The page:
Yesterday our favorite Pied Piper, Ken Fisher, was quoted by Bloomberg predicting 1,300 on the S&P 500 (+19% from Monday’s close):
“It’s just a reversal of excessive pessimism. We still have a lot more bull market to go because we had such a huge bear market.”
Ah, to live in Ken Fisher’s oversimplified dreamworld. The tide goes out and returns. If it goes way out the recovery is that much greater. Classic “V” bottom. This applies to both the stock market and economy. As long as the Fed is accomodative and “applying liquidity” investors have the green light:
“The economy is not recovering at a slow pace. America is faster than people think. Third-quarter GDP numbers knocked the socks off of expectations.”
Not surprisingly, Fisher is overweight industries most levered to economic recovery: raw materials, industrials, consumer discretionary, technology, and emerging markets.
We’ve been critical of Ken Fisher for the past seven years, figuring his faith in Keynesian economics and super-sized ego would eventually take him off the rails. In an August 23, 2007 FT.com op-ed he declared the 6-month old credit crunch “phony.” A few days later we blogged about Fisher with this conclusion:
Ego, rationalization, and delusion are hallmarks of manias. Ken Fisher displays these in spades. He is predictably digging in his heals after going public recently with his bullish views and will likely go down as one of the great casualties of the bust now in progress.
After such a bloodletting, Fisher and his ilk should be eating humble pie. Instead they’re crowing about economic recovery and a fresh bull market. There is no recovery short of a government-induced sugar high. The next leg down will be brutal for Ken Fisher and his lemming followers. “Invest assured,” people.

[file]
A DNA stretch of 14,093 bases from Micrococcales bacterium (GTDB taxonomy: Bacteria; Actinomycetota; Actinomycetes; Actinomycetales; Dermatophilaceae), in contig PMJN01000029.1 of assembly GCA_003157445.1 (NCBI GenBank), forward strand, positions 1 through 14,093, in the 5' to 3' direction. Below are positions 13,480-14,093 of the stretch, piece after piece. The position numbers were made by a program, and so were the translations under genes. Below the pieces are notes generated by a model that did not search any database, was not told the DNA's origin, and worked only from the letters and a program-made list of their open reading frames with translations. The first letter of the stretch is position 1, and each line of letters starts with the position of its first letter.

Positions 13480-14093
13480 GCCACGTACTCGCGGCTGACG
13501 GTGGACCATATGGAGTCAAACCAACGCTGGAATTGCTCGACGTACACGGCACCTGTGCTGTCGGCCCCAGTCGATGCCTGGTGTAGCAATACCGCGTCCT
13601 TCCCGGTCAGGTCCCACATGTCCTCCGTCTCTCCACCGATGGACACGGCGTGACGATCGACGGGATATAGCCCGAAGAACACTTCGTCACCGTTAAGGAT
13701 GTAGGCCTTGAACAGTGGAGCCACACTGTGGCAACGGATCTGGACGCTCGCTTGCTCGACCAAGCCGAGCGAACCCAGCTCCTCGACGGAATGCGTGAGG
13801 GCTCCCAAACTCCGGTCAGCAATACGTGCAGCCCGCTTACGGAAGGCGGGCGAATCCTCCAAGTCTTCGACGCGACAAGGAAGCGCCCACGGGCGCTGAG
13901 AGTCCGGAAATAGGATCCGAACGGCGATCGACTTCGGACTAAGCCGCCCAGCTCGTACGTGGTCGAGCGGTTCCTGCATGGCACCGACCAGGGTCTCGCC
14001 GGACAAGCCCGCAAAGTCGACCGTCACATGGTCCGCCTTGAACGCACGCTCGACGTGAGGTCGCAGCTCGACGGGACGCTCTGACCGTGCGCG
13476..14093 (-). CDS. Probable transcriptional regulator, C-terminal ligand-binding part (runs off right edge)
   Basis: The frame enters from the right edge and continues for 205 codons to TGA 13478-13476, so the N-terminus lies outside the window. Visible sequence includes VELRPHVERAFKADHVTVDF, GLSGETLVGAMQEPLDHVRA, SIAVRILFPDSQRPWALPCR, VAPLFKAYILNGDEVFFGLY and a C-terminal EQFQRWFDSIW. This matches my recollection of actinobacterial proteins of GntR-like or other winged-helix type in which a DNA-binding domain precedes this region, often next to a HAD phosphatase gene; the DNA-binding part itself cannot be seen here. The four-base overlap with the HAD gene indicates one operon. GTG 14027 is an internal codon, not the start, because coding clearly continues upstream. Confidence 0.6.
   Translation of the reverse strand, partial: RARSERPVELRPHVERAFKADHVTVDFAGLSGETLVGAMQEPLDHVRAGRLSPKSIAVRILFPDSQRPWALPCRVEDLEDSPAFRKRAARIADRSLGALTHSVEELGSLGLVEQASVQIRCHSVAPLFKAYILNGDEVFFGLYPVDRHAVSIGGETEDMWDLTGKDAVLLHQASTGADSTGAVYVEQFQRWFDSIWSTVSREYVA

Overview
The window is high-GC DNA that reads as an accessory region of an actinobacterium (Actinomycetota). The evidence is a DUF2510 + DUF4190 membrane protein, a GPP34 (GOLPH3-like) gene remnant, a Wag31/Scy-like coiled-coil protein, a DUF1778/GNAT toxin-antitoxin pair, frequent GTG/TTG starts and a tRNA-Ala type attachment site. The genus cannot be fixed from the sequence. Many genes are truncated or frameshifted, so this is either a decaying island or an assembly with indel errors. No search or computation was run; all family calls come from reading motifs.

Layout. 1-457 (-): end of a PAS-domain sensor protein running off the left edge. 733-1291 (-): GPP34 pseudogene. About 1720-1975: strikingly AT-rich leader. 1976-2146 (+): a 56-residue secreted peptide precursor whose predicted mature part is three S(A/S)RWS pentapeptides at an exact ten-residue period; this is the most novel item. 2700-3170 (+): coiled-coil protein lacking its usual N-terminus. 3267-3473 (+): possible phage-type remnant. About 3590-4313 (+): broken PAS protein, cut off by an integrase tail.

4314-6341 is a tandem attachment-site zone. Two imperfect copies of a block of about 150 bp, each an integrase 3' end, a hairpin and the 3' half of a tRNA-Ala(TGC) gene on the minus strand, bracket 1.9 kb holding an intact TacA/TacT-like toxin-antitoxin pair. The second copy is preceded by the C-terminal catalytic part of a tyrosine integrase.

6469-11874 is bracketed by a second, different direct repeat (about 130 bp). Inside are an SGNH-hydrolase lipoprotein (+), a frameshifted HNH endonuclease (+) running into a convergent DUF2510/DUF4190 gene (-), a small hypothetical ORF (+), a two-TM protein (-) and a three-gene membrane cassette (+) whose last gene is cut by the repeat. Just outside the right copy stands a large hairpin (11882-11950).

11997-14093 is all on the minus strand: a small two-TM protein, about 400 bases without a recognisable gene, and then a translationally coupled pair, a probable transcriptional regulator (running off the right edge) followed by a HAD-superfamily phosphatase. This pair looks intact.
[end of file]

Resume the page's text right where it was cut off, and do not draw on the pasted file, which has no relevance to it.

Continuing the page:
Forbes columnist, best-selling author, billionaire, and self-proclaimed investment genius Ken Fisher watched his Purisma Total Return Fund (PURIX) drop 5.37% yesterday. His benchmark, the MSCI EAFE Index, lost 4.37%. Year-to-date, Purisma is -30.45% vs. -31.92% for EAFA. Such mediocre performance wouldn’t be noteworthy except that Fisher built an aggressive marketing machine which hyped his ability to protect investors from bear markets. The financial media has remained suspiciously silent, I suspect because Fisher’s massive ad budget swells their coffers.
Fisher also sticks out due to his cocky prognostications throughout this bear market:
Headlines herald a U.S. prime-time, subprime mortgage implosion leading to an upcoming credit-crunch crisis – destined to sink shares, raise interest rates and impale economies. But this is demonstrable nonsense… Fact is, subprime is a relatively small part of the overall debt market and the talk is much ado about little. And if I’m wrong about that? Then you get those widening spreads to warn you. And take cover fast. Until then, be bullish and enjoy watching the bears impale themselves. They are good at it.
~ article written for FT.com, July 17, 2007
As the Fisher sales literature says, “invest assured.”
His latest op-ed, “History teaches this is just a bull market correction,” appeared on FT.com August 23. Here are a couple of gems:
Conclusion: this is a much ballyhooed, much ado phony credit crunch, not yet recognised as such.
A few months from now this will all blow over and we will wonder what the noise was all about, as is the case with all corrections. As with all corrections the media were on it fast, unlike early in bear markets when they never are.
My comment: Ego, rationalization, and delusion are hallmarks of manias. Ken Fisher displays these in spades. He is predictably digging in his heals after going public recently with his bullish views and will likely go down as one of the great casualties of the bust now in progress.
Ken Fisher’s marketing juggernaut marches on. I just saw his slick Hal Holbrook ad appear on the Biography channel of all places.
“Fisher Investments. Invest assured.”